Is there any chance you can tell me how to think when I see this problem, or show me with another example?

As it would appear that I'm completely stuck on this problem, would it be wise of me to go back to simpler equations and maybe that would refresh some basic knowledge about differential equations that could help me out? I really don't know what to do at this point to understand this.

Edit: I'll look at ehild's suggestion before I go all frustrated on this. And yes, I've obviously seen the formula for the derivative of a fraction. I don't know what I was thinking. I was probably overcomplicating it.

phyzguy
I can see and understand what you've done - just divided by ##x^2##. I do not, however, understand how I'm supposed to see that $\frac{xy' - y}{x^2}$ = (y/x)'.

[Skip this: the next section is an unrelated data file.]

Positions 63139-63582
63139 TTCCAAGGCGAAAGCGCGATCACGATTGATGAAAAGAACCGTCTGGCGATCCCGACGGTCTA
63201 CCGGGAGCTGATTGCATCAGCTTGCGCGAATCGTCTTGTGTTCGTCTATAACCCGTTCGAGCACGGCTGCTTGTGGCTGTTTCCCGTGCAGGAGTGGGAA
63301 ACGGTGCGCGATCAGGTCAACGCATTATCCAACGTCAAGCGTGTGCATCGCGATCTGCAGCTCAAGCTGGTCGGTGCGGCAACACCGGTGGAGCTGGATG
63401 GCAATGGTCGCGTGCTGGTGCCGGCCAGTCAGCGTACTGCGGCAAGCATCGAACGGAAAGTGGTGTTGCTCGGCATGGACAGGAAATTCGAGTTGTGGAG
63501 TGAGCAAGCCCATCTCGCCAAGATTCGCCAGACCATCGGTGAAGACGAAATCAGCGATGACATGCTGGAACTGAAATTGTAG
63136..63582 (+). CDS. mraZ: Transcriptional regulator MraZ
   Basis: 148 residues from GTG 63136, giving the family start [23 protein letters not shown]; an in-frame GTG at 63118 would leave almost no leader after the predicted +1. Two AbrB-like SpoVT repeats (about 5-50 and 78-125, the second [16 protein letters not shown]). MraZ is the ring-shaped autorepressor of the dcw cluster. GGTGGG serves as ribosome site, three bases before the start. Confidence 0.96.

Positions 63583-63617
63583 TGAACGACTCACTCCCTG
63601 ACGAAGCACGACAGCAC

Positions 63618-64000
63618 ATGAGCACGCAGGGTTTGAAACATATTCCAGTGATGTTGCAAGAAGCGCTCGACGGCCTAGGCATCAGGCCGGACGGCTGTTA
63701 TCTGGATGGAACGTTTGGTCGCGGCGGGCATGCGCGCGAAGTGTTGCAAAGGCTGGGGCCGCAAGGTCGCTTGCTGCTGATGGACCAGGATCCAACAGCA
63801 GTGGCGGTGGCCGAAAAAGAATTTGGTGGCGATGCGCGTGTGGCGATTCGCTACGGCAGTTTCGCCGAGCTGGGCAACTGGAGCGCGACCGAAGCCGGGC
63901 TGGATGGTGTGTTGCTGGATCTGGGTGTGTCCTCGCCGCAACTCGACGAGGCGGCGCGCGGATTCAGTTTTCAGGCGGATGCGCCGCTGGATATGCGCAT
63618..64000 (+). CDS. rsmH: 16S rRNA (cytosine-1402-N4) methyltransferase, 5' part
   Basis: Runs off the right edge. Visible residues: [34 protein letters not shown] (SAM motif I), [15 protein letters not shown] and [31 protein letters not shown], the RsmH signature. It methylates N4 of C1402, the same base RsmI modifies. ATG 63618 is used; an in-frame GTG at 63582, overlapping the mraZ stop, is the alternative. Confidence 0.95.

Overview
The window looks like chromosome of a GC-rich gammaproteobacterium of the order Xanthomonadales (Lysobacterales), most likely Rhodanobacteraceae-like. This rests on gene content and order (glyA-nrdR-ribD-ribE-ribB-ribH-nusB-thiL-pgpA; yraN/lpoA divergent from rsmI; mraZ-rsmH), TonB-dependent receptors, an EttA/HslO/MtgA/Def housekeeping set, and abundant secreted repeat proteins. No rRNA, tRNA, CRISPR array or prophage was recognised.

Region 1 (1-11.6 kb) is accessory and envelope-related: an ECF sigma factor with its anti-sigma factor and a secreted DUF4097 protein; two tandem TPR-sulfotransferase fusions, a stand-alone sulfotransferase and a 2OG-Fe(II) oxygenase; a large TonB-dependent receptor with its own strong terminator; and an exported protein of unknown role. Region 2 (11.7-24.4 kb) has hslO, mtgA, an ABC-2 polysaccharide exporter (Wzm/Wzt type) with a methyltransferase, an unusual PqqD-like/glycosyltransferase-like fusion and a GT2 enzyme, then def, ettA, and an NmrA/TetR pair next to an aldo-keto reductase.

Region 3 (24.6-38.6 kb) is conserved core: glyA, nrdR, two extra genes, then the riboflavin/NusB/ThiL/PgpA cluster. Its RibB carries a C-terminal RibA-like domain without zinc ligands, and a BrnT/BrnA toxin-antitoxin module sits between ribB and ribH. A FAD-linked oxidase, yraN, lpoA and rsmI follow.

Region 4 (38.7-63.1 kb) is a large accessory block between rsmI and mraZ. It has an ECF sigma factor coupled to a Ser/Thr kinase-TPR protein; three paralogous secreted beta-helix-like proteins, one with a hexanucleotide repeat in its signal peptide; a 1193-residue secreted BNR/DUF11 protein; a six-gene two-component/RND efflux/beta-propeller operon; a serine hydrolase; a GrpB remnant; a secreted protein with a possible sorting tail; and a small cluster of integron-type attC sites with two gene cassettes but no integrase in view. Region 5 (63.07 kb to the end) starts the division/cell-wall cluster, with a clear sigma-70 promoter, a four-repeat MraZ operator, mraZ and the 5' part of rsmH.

Using $$\frac{d}{dx} (f g) =\frac{df}{dx} g + f \frac{dg}{dx}$$

I get that $$\frac{d}{dx} (x y') =\frac{dx}{dx} y' + x \frac{dy'}{dx}$$

$$\frac{d}{dx} (x y') = y' + x \frac{dy'}{dx}$$

And I'm stuck and don't understand what I'm supposed to do. These are methods I haven't yet seen in our lectures thus I don't have them in my notes.

I'm sorry I don't understand what you're trying to tell/learn me, but I'm trying my best.

Thanks a lot for helping me, I really appreciate it.

Well, since you know that:

$$\frac{d}{dx} (f g) =\frac{df}{dx} g + f \frac{dg}{dx}$$

Consider f = y and g = 1/x, and tell us what is:

$$\frac{d}{dx} (y \frac{1}{x})$$

Mark44
Mentor
So I'm not supposed to 'solve' the left hand side to get (y/x)' - I'm supposed to see it? Your example here confuses me even more.

Is there any chance you can tell me how to think when I see this problem, or show me with another example?
Solve xy' + y = 3x2, y(1) = 1

Notice that I have a '+' sign on the left side instead of the '-' sign as in your problem.